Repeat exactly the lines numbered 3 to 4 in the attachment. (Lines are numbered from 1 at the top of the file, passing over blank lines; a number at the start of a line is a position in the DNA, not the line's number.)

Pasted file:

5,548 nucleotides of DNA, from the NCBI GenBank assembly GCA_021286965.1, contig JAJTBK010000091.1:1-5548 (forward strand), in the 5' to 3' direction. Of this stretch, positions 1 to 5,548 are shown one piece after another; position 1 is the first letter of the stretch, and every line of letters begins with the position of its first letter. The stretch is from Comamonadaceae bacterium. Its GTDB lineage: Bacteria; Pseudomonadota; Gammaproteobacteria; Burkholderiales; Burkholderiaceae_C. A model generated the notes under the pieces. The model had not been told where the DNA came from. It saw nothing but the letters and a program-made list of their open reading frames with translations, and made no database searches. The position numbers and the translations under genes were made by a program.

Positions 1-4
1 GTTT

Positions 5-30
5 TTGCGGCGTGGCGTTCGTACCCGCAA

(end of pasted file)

1 GTTT

Positions 5-30